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Gluten Free Info Sheets

July 11, 2011

GFCF Diet

Gluten-Free Casein-Free

This past week I hosted a special needs mini-conference at the Children’s Ministry Expo in Lexington, KY.  Kristy Moser, Early Childhood Pastor for Crosstown Children’s Ministry at Montgomery Community Church in Cincinnati, OH and Meaghan Wall, Special Needs Ministry Coordinator for Stonebriar Church in Frisco, Texas offered insight and stories from their respective experiences serving children with special needs.  Kristy talked about learning what the acronym “GFCF” meant and how important it was to understand the diet for successful inclusion of children with special needs.

GFCF refers to a gluten-free, casein-free diet.  This type of diet may be a part of a child’s treatment plan or even vital to their physical well-being.  Individuals with a gluten intolerance, or Celiac Disease, cannot digest gluten (e.g. wheat flour).  Celiac Disease is a genetic and autoimmune disease where the body attacks itself when exposed to gluten.  The “GF” acronym will refer to foods that are gluten-free and are safe for an individual with Celiac Disease.  For many children neurological disorders such as autism or even ADHD, a gluten-free, casein-free diet (GFCF) may be followed as part of their treatment plan.  Casein is found in milk and other dairy products.  For more explanation of these diets see the IAN Research Report:  Special Diets on the Autism Speaks website.  Churches may want to consider keeping GFCF snacks on hand or requiring families to provide their own snacks so that the health of impacted children is not jeopardized during church.  Children’s ministry teams may also want to plan crafts around these sensitivities as touching products containing gluten (certain glue, ink pads, paints) can be harmful.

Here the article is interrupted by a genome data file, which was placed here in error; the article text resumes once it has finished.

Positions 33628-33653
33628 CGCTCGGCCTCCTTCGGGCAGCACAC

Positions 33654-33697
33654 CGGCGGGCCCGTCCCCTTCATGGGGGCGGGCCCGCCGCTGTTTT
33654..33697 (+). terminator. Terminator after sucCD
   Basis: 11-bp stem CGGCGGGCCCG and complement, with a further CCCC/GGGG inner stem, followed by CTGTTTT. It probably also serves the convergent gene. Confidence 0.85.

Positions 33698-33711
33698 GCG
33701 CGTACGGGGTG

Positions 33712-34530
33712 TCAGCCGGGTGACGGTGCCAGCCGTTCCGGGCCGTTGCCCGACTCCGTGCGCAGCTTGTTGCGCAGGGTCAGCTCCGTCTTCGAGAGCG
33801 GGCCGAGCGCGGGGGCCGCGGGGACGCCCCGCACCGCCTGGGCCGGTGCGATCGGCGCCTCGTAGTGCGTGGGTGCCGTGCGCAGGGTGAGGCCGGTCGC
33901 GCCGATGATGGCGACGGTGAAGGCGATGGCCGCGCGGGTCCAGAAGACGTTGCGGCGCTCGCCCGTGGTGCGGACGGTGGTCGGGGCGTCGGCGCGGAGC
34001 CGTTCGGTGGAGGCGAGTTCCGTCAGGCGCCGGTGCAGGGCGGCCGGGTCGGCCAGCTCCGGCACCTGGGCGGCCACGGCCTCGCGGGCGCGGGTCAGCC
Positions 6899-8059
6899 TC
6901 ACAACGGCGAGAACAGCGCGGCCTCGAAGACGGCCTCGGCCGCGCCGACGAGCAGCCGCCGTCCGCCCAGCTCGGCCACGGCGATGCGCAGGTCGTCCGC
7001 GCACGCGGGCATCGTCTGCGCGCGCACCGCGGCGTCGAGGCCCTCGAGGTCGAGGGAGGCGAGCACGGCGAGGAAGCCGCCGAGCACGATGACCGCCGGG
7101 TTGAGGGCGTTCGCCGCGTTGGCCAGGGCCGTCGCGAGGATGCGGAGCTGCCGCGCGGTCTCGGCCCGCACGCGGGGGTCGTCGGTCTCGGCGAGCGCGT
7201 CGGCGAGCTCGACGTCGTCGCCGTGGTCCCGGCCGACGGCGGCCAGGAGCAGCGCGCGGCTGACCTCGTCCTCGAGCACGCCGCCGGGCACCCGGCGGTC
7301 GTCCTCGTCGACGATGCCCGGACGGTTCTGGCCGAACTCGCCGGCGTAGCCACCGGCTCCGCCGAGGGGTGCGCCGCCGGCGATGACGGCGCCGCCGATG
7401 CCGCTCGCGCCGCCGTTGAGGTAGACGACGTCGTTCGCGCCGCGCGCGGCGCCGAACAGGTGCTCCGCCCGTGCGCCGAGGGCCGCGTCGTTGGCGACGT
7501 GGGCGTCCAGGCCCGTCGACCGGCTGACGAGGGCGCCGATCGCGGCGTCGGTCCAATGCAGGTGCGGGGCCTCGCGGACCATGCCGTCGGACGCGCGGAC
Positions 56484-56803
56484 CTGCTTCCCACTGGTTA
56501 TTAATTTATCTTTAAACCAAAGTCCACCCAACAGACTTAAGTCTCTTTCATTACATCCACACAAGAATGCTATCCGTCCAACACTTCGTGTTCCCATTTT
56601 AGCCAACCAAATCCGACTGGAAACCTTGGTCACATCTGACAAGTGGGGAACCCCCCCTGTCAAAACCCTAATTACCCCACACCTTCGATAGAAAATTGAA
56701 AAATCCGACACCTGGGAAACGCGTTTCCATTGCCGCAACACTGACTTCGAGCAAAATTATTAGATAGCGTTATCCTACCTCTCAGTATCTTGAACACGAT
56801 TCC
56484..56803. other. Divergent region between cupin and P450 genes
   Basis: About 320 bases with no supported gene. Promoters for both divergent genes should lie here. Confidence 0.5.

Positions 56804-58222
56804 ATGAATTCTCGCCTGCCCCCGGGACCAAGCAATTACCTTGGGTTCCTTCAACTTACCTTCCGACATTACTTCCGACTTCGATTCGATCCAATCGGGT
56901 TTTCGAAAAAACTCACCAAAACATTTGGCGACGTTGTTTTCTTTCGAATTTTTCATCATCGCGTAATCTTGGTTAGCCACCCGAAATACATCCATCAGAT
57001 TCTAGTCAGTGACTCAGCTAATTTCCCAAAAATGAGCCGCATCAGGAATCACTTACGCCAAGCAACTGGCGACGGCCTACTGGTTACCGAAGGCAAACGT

Meaghan Wall, Special needs Ministry Coordinator for Stonebriar Church in Frisco, Texas was gracious enough to provide two forms from her ministry:

(1) Gluten Free Snack & Candy List,

(2) Gluten Intolerance (Celiac Disease) explanation, instructions, and safe/unsafe products list.

These are two of the best forms I’ve ever seen for explaining and outlining what products are safe to use for crafts or consumption.  I suggest printing these forms and making them a standard part of the intake process for affected ministry participants.  Parents may also benefit from this form by presenting it to new church and school settings for their child.  You may access Stonebriar church’s Gluten-Free forms here:  Gluten Free List from Stonebriar Community Church.


From → Forms

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